“Good morning, Mrs. Cunningham,” he said. “My name is Steve Bradford. I’m with the Sacramento Bureau of Public Health.” He saw a look of terror come into the grieving woman’s eyes, as if he had come to drop more horrible news on her.

“And this is Abigail Bonaventura,” Steve went on, hurrying to state their business and set the woman at ease. “She isn’t with the Bureau. We’re not here on official business.” Someone else walked up to the doorway beside the woman—a family member or friend, who had come to support her during her grieving.

“What are you here for?” the second woman asked. She was on edge. They were both bracing for whatever was coming. Steve held forward a dark mahogany box.

“These are your husband’s ashes, ma’am,” he said. “I just wanted to return them to you.” Mrs. Cunningham’s eyes widened, and she reached for the box with trembling hands…

“Why did you do it?” Abbie asked, as the two of them walked down the sidewalk away from the house, several minutes later. They had left Mrs. Cunningham in the arms of the other woman, sobbing in a mix of sadness and relief. Relief to at least have some sense of closure in regaining her lost husband’s remains for proper burial; to not lose him suddenly and without all trace, like he’d slipped away into the ether.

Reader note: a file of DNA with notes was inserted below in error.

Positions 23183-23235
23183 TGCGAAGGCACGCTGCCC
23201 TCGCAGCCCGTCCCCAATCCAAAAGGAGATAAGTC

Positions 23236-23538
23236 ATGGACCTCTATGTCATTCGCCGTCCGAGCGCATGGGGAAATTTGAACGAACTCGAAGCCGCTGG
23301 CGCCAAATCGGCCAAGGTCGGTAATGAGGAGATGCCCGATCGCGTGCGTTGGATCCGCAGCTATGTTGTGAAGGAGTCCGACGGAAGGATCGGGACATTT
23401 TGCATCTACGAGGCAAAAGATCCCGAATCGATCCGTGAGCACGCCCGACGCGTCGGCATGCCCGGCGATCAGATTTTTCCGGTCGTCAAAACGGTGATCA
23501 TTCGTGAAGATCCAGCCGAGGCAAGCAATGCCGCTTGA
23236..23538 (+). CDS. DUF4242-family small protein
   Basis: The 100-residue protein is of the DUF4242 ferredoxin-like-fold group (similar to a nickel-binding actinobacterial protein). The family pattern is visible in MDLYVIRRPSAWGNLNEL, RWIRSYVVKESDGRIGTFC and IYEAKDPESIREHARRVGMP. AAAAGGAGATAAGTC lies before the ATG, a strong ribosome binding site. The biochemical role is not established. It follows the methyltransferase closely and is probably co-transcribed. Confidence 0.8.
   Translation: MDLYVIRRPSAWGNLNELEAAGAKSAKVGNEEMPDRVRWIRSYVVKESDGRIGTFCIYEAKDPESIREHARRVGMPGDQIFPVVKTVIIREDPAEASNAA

Alan Cunningham’s remains were a biohazard. They could have killed his wife. So Steve hadn’t given them to her. The ashes in the box were wood ash. Steve and Abbie had spent Christmas night sitting beside a small bonfire in his yard, burning an old wooden chair and several tree branches, drinking, talking quietly.